2017 Volvo 60 Series Cross Country
Frank Washington | 11/2/2016, noon
The program was billed as Volvo’s Drive-E Experience. It was a sort of out with the old in with the new – as in engines. The Swedish automaker used the introduction of the 2017 model year to debut the installation Drive-E engines into its 60 Series Cross Country nameplates.
In other words, the 2016 model year was the last to see the venerable T5, the five-cylinder engine powering many of its Cross Country badged 60 Series cars. We were told that we’d be the first to test drive Volvo’s T5 AWD with the Drive-E engine in the 2017 S60 Cross Country, the 2017 V60 Cross Country and the 2017 XC60 Inscription.
Volvo has switched from a family of six engine blocks to a family of two. Both of them are four-cylinders, one diesel and the other gasoline powered. The U.S. will not see the diesel but we’ve got and will get four versions of the gasoline powered four-cylinder.
The T5 all-wheel-drive engine was a 2.0-liter turbocharged direct injected four cylinder engine that made 240 horsepower and 258 pound feet of torque at an incredibly low 1,500 rpm. It was mated to an eight-speed automatic transmission.
The T6 made 302 horsepower and it too was mated to an eight-speed automatic transmission. And the T6 engine in Polestar, Volvo’s performance line, will make 362 horsepower. Both engines are mated to eight-speed automatic transmissions. And then there is the T8, not used in the 60 Series, that makes 400 plus horsepower.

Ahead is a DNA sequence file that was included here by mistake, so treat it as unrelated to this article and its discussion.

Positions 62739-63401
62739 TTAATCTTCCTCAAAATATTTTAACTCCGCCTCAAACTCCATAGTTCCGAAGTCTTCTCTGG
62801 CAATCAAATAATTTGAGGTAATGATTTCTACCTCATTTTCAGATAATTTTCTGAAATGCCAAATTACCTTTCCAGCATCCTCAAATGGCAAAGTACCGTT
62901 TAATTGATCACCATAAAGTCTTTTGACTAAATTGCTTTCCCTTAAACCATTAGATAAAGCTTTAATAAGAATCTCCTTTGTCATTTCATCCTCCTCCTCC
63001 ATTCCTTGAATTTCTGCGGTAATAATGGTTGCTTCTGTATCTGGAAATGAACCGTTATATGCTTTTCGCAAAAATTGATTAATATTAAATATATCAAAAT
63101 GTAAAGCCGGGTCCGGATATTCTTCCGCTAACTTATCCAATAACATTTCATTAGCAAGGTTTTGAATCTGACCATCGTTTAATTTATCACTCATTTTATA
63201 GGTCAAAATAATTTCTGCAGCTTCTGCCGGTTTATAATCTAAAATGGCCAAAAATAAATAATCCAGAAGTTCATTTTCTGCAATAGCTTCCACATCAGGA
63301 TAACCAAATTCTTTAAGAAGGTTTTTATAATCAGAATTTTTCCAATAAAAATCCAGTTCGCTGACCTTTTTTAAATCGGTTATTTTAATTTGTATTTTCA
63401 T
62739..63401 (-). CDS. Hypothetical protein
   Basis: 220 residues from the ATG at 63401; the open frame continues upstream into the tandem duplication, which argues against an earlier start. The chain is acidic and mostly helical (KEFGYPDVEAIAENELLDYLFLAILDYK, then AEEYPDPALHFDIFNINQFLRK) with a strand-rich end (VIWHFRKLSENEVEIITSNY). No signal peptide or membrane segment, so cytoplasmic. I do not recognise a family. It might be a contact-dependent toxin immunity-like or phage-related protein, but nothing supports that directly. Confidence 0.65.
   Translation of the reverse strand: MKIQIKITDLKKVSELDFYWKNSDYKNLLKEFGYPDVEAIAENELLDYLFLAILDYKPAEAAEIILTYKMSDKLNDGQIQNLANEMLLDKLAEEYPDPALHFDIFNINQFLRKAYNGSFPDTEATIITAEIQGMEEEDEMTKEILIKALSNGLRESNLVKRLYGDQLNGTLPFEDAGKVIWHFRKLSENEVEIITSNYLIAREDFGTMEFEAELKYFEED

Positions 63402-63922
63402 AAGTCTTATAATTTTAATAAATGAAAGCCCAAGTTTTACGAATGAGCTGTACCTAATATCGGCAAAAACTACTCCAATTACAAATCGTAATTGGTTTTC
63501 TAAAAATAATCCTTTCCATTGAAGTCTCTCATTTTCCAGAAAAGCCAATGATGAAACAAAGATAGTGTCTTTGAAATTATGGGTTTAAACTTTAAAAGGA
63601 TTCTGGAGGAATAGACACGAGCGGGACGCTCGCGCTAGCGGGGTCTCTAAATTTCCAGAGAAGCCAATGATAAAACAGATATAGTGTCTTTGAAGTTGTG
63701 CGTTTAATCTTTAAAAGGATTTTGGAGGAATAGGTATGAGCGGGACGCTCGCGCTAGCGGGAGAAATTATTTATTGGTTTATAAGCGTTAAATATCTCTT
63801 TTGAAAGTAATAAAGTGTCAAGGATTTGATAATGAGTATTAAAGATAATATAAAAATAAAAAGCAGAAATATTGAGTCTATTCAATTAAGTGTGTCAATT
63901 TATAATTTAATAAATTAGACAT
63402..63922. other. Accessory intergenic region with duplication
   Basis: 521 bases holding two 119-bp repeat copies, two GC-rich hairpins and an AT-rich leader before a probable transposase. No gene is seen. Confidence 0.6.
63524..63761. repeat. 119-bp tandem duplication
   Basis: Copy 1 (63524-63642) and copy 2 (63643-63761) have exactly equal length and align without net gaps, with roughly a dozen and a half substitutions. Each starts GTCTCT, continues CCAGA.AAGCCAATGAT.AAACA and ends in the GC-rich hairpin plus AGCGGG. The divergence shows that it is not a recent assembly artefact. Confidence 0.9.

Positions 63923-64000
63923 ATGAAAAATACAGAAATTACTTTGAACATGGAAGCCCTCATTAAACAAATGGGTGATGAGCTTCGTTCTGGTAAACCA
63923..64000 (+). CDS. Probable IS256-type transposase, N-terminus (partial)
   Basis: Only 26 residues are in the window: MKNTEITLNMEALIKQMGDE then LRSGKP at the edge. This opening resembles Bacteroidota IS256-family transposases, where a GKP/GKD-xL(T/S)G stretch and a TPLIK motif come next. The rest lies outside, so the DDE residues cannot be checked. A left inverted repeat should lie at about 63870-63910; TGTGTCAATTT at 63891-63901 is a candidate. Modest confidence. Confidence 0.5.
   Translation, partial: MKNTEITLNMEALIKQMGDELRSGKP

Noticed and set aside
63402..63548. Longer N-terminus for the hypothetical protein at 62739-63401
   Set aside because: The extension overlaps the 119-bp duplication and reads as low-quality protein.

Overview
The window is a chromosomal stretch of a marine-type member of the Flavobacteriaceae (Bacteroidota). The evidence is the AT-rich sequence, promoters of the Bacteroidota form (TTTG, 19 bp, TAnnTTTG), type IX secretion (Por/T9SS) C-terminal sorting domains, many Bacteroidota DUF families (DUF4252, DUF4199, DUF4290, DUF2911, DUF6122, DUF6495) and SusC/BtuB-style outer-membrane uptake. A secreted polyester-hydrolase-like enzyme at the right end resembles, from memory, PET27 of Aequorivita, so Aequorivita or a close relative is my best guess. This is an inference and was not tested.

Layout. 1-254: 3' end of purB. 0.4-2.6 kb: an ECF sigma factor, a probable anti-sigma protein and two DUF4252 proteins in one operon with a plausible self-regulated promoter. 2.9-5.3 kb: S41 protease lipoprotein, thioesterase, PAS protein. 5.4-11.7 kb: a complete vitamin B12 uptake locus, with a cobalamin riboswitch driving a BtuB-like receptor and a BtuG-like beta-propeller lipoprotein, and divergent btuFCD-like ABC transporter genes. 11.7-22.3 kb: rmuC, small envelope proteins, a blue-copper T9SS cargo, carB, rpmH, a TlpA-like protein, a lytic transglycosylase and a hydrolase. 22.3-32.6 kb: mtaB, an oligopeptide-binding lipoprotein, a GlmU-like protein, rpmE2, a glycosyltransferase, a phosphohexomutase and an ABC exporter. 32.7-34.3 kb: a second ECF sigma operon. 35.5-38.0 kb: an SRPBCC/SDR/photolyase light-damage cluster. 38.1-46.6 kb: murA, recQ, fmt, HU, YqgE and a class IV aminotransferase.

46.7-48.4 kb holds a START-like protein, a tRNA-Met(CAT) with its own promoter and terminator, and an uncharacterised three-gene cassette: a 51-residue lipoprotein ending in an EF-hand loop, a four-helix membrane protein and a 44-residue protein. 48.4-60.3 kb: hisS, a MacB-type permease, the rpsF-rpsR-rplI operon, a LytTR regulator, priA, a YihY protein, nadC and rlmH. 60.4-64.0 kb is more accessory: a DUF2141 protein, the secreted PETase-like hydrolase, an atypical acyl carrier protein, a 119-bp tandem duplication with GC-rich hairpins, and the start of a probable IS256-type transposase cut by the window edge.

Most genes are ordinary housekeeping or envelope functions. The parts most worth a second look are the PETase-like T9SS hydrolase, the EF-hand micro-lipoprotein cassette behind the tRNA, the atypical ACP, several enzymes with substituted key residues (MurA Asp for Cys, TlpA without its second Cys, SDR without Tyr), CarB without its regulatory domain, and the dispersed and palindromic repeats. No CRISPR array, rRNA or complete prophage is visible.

In the long run, this new engine philosophy will allow Volvo to save a bunch of research bucks and focus its intellectual currency on just two engine architectures. That should lead to more powertrain innovations.
The 2017 Volvo V60 T5 AWD Cross Country that we drove here from Denver’s International Airport had a fuel efficiency rating of 22 mpg in the city, 30 mpg on the highway and 25 mpg combined. It was roughly a two-hour uphill drive on I-70 West. An engine loses horsepower when climbing, about 10 horsepower for every thousand feet.
Denver’s elevation was 5,280 ft., that’s why it’s called The Mile High City. But Vail is at 8,189 ft. If we were anywhere else the climb to the ski resort would be called through the mountains but this is Colorado so these sizable mounds were the foothills of the Rocky Mountains.
The point in all this geography is that Volvo’s T5 engine didn’t lose power, not that we could tell. That’s because of the turbocharger. We never got the sense that the engine was working hard.
Heck, it was like we were driving at zero elevation on a long straightaway. Instead, we were climbing up I-70, a three lane highway, sometimes two, that cut through mountains, er, foothills.
The interior of the V60 was of the Scandinavian philosophy: clean lines and minimalist. Still, the grained material used on the top half of the dash could have been softer, so could the material used on the bottom half. Some areas of the door materials were way too hard to be considered luxury, or even premium for that matter. They were of good quality but our test vehicle cost $50,130. As Volvo repositions itself from a premium automaker to a purveyor of luxury vehicles the latter is conveyed in the interior and in the V60 Volvo Cross Country, the interior materials could be a little better.